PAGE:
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Posted on June 8, 2021 (5781) By Rabbi Mordechai Kamenetzky | Series: | Level:

Love is blind. So is hate and any principle that begins to shade the intellect with emotion. This week, in what appears to be the worst ideological division of the Jewish people after the Exodus, a litmus test of human nature proved that the great divide bordered more on ego than on principle.

Korach, a cousin of Moshe and a brilliant man in his own right, began a rebellion that challenged the leadership and divine appointment of both Moshe and Ahron. In addition to his own family, Korach’s iconoclastic actions inspired 250 Jewish leaders to denounce publicly the leadership of Moshe and Ahron. Foremost among the self-appointed detractors were two men with a history of vindictive activities toward Moshe – Dassan and Aviram. Back in Egypt, when Moshe killed an Egyptian taskmaster who was beating an innocent Jew, these men threatened to inform the Egyptian authorities.

But Moshe wanted to deal with them. As leader of two million people, he could have laughed at the complaints of a minute fraction of the population, but he didn’t. He reached out to Dassan and Aviram and asked them to come and discuss their qualms with him. His request was met with a barrage of insults.

“Even if you gouge out our eyes – we shall not meet!” they responded (Numbers 16:14)

I was always amazed at this most arrogant response. Why did these men, who obviously were stubborn, arrogant, and supercilious, respond in a self-deprecating manner? Why did they suggest the horrific infliction of eye-gouging upon themselves? Would it not be enough to respond, even to the worst of enemies, “we will not come?” What connection does the loss of vision have with their refusal?

Reb Gimpel, a travelling salesman, developed an illness in a small village far from his home and was prescribed with a cure that entailed eating of non-kosher food. A foreigner in that town, he decided to ask the local rabbi if he was permitted to eat the medicine.

The gentile doctor did not know where the rabbi lived and suggested that Reb Gimpel ask the local butcher. Reb Gimpel went into the butcher shop. “Excuse me,” he asked the burly meat vendor, “do you know where I can find your rabbi?” “The rabbi!” sneered the butcher, “why would a respectable-looking man like yourself need our rabbi?” The man was puzzled but continued to explain. “I’d like to ask him something. “Ask him something!” mocked the butcher. “Our rabbi doesn’t know the difference between a horse and a cow! You’re wasting your time! Ask the chazzan where he lives, I have no reason to tell you.”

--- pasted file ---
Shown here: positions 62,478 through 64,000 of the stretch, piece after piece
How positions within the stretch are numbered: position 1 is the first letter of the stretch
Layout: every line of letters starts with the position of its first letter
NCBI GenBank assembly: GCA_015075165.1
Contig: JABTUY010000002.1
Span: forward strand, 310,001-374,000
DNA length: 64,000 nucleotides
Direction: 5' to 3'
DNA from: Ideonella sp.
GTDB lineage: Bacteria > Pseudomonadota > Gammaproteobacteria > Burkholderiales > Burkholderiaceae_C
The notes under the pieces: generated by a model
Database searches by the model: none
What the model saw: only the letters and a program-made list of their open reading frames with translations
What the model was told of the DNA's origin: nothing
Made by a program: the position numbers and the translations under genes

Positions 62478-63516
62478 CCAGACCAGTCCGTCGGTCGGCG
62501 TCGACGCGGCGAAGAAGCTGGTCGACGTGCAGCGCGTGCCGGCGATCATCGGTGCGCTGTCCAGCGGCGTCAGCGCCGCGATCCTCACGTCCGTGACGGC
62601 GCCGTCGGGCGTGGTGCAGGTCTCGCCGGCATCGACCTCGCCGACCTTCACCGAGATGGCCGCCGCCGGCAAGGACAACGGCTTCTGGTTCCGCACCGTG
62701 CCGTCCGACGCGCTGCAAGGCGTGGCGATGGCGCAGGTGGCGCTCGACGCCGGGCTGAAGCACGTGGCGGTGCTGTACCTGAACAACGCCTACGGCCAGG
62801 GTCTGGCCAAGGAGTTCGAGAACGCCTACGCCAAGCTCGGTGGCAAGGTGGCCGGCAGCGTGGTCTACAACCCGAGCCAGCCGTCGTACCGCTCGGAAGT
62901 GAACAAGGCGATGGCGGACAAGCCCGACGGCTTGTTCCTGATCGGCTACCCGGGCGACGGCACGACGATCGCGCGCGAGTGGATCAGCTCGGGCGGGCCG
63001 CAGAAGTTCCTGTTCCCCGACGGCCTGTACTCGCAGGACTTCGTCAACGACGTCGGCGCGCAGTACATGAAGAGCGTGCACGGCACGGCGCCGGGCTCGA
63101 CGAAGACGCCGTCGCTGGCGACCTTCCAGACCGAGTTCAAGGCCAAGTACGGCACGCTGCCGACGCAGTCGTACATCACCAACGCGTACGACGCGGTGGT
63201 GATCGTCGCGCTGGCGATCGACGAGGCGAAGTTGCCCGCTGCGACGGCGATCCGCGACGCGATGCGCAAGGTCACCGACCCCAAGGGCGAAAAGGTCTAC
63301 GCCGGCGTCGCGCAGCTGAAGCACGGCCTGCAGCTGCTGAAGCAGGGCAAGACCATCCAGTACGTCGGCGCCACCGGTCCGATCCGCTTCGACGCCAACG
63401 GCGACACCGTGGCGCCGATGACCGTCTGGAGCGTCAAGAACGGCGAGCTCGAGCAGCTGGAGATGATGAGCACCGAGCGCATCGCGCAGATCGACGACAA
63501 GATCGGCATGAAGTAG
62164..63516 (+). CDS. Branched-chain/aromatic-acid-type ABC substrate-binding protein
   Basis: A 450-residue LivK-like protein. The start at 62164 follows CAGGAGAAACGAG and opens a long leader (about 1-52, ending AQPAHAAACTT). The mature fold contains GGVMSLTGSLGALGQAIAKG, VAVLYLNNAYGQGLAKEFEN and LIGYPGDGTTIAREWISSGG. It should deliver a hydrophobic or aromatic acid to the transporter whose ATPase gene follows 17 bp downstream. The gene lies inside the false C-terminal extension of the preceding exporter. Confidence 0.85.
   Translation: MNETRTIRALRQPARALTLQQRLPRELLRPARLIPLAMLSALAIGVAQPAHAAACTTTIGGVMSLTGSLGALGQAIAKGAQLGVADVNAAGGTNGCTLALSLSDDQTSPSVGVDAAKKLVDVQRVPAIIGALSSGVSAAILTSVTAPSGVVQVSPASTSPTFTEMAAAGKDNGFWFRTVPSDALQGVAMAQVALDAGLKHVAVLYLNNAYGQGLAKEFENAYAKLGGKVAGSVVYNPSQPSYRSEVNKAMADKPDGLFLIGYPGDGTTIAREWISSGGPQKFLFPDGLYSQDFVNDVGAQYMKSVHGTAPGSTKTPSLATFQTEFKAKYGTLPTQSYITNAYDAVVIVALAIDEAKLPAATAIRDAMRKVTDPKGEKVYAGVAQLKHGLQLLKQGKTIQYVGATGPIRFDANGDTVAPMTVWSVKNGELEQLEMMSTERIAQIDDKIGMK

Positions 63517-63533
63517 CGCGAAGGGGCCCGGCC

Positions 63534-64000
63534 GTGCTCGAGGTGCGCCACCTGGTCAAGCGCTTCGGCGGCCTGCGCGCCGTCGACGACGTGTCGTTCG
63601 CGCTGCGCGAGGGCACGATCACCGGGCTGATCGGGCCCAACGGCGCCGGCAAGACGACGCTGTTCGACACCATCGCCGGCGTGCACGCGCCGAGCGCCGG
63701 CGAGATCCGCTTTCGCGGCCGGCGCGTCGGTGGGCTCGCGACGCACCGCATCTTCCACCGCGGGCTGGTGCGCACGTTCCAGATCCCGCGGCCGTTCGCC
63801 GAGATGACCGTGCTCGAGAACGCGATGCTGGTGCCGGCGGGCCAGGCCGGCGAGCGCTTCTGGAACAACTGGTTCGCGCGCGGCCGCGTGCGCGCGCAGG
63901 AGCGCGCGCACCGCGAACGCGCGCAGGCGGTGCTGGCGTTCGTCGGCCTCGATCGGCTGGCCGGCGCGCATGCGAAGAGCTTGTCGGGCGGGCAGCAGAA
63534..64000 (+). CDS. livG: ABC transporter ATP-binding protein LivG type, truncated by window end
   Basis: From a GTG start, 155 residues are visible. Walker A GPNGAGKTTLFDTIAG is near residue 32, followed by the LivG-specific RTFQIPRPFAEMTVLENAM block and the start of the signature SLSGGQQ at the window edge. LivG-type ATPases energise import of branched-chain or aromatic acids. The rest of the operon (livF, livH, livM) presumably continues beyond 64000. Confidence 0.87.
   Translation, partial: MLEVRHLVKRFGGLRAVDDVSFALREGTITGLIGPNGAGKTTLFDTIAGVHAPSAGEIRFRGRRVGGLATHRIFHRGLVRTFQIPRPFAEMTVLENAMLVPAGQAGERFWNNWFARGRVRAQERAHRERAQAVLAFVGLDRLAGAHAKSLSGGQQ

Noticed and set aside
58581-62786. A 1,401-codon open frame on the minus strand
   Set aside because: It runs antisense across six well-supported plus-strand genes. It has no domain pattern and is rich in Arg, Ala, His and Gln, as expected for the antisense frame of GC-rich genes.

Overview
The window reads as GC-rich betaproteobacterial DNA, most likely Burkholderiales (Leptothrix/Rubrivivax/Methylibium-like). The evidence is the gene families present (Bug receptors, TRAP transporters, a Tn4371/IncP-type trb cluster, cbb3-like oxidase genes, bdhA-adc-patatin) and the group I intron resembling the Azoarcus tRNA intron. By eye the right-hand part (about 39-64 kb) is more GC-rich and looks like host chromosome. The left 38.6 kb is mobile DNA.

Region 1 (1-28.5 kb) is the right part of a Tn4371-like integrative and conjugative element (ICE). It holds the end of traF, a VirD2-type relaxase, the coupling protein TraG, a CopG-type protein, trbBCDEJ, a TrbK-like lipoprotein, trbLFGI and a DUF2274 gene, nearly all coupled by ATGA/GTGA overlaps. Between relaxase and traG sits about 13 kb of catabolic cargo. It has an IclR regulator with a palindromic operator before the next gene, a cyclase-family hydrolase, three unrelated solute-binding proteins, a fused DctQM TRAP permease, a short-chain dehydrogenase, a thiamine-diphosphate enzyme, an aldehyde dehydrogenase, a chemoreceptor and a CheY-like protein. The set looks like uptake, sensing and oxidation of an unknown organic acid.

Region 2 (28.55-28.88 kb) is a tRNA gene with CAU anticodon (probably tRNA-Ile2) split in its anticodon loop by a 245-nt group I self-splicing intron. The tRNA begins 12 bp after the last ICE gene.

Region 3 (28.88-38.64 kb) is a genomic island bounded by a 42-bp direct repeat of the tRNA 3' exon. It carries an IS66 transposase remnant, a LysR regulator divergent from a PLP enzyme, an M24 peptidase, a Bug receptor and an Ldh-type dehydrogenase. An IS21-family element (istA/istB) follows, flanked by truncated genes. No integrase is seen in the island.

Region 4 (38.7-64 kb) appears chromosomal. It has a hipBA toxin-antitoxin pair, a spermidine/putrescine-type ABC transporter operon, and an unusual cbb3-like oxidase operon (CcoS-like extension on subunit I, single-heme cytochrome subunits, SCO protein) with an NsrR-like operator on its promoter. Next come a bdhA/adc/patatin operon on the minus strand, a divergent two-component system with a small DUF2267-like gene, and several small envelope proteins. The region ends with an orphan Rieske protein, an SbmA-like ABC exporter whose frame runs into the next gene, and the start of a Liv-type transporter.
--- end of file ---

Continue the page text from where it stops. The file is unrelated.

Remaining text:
The shocked man went to the chazzan’s home. “Excuse me,” he asked. Do you know where the rabbi lives?”

“The rabbi?” asked the cantor in horror. “Why in the world would you want to meet that ignoramus? Surely you don’t want to ask him a question! I wouldn’t want to be party to your misfortune. Better ask the mohel.”

Frustrated the poor man went to the home of the mohel where once again he was accosted with a barrage of insults and put-downs. Finally, however, the mohel acquiesced and directed the man to the rabbi’s home. The man entered the threshold and before he even shook the rabbi’s hand he exclaimed, “Listen, I don’t know you, and you don’t me. I came here to ask one question, but I will ask you something totally different. Why are you the rabbi here? The butcher thinks you’re a thief, the chazzan thinks you’re an ignoramus, and the mohel loathes you. Why in the world do you remain the rabbi of this town?”

The rabbi looked up from his bifocals and smiled. “Ah! The insults, the abuse and the criticism. But you know what: for a little honor it’s all worth it!”

As the proverbial rabble-rousers of all time, Dassan and Aviram were preaching profound insight into the laws of arrogance. When one is set on a self-fulfilling mission of squabbling, as corrupt and perverted as his judgement is, so is his vision. He is blind to the critics, blind to the world, and worst of all, blind to his own self. Once a man is blind, you can gouge his eyes and he will not notice. Only those with a pure sense of mission, cherish the vision that lets them see a situation from every angle. Even if it is not their own. While Moshe, the leader of the entire nation asks to meet his worst enemies and discuss their gripes, thy refuse and would rather be blind to any criticism.

Mordechai Kamenetzky – Yeshiva of South Shore

Good Shabbos


Text Copyright © 1997 by Rabbi M. Kamenetzky and Project Genesis, Inc.

The author is the Dean of the Yeshiva of South Shore.

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